We always hear the negative news about Africa -war, famine- and specifically this week in South Africa, a new report of government corruption, criminal investigations and dirty tricks.
Equally as troubling, for the first time, Freedom House, a Washington DC think tank, has lowered South Africa from a country with a free press to one that is partly free.
So you wonder if social media can be used effectively in South Africa? The answer is Yes.
“Communicating Africa: Transcending Borders with Digital Media,” presented by Georgetown University in 2009 featured a distinguished panel of experts who discussed the role of social media in telling the Africa story. As a first semester graduate student, my take away came from the last speaker, a Nigerian student named Jennifer Ehidiamen, who disputed the negative stories she constantly reads about Africa, saying there’s more to Africa than hunger, poverty and corruption.
For brands wanting to reach a major audience in South Africa, it’s still challenging but the one constant – the mobile phone-remains the primary communication tool. In fact, there are more mobile phones in South Africa than taxis, TVs and radios combined.
Out of a population of about 48 million people, only a little over 5 million have a personal computer. However, by 2014 it is estimated that 20 percent of the people will have internet access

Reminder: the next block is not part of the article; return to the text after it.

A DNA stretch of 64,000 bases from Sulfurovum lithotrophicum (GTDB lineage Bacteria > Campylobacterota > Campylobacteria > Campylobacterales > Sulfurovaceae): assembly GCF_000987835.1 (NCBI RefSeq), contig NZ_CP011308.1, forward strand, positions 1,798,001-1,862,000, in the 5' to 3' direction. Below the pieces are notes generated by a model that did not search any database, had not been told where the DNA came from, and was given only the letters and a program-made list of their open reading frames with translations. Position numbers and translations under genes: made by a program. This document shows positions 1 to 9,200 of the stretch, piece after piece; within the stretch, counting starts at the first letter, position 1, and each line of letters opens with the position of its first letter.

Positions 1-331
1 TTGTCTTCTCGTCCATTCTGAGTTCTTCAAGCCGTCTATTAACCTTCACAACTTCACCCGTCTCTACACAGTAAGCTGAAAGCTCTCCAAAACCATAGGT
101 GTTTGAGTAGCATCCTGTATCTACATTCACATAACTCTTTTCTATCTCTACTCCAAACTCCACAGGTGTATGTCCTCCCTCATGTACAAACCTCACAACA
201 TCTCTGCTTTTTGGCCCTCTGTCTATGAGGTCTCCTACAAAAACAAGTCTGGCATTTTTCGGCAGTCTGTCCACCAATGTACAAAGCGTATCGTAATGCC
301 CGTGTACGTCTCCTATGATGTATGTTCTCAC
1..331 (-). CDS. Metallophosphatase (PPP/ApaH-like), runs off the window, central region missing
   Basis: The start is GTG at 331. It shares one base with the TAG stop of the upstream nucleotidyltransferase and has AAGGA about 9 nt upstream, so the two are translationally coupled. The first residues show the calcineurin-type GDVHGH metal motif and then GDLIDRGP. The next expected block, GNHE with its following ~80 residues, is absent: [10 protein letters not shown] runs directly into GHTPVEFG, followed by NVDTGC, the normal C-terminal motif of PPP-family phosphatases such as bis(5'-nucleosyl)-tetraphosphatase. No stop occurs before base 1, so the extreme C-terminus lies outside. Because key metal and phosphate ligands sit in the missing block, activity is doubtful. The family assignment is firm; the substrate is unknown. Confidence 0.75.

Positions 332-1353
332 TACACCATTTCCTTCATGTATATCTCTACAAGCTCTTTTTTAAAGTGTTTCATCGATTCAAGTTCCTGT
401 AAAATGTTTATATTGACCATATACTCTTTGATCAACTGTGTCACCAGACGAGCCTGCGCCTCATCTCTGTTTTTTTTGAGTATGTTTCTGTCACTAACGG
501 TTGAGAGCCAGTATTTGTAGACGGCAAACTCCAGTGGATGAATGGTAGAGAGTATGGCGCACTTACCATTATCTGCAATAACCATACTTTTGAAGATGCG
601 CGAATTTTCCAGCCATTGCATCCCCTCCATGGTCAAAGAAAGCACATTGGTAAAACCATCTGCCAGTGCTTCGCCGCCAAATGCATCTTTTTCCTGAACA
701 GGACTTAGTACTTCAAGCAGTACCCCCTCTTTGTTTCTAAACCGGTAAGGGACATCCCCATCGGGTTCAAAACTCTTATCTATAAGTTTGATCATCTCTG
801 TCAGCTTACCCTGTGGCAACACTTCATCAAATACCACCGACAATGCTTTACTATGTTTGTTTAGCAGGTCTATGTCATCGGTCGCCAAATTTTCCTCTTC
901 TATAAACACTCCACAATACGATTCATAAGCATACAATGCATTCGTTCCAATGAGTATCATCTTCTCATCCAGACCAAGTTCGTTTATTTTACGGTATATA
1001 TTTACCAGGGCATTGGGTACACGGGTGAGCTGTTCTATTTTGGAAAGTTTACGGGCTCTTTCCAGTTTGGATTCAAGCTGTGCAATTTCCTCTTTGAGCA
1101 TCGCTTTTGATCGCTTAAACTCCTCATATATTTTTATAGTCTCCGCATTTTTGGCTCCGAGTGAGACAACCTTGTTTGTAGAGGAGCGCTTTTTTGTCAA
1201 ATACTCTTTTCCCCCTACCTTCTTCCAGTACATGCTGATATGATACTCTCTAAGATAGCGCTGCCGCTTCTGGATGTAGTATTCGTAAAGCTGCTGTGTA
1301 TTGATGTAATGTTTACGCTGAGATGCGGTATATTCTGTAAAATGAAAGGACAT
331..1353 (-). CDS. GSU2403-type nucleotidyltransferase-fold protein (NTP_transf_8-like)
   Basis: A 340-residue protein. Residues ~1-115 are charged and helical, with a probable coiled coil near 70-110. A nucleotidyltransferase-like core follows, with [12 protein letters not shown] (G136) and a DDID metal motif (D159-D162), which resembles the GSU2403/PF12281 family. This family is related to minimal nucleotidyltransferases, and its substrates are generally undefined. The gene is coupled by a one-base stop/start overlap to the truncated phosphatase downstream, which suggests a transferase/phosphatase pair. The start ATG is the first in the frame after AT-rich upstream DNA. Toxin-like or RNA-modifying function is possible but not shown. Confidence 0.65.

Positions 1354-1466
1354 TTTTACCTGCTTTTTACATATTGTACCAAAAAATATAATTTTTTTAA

In short, yes, these numbers support the optimistic outlook of the young generation of South Africans like Jennifer Ehidiamen.
For a prime example of a social media success story in South Africa, look to last year’s Soccer World Cup. Most of the major brands were marketed via YouTube, although Facebook and Twitter were used too:
Coca Cola sponsored a social media event where you could upload your own goal-winning celebrations on YouTube and win video awards;
Sony offered a “Twitter Cup” pitting tweets from opposing teams or the most amazing coaching strategies;
Budweiser presented a YouTube TV type reality show featuring 32 fans representing the World Cup Countries
It was the World Cup’s first use of social media. Sony, Budweiser and Coke are only a few of the companies who used social media. It was so successful that marketers and advertisers believe the World Cup brought the use of social media to a new level. I can’t wait to see what happens with social media at the 2012 London Summer Olympic games, 2014 Sochi, Russia Winter Olympic games, as well as the 2016 Brazil Summer Olympic games.
For Jennifer Ehidiamen, who wants the world to see there is more to Africa than the negative stories covered in the traditional media, social media’s heavy use at the FIFA World Cup did just that. If you’re going to do business in South Africa, put on your pin-striped suit, bring your mobile phone, rolodex and look to social media to sell your products.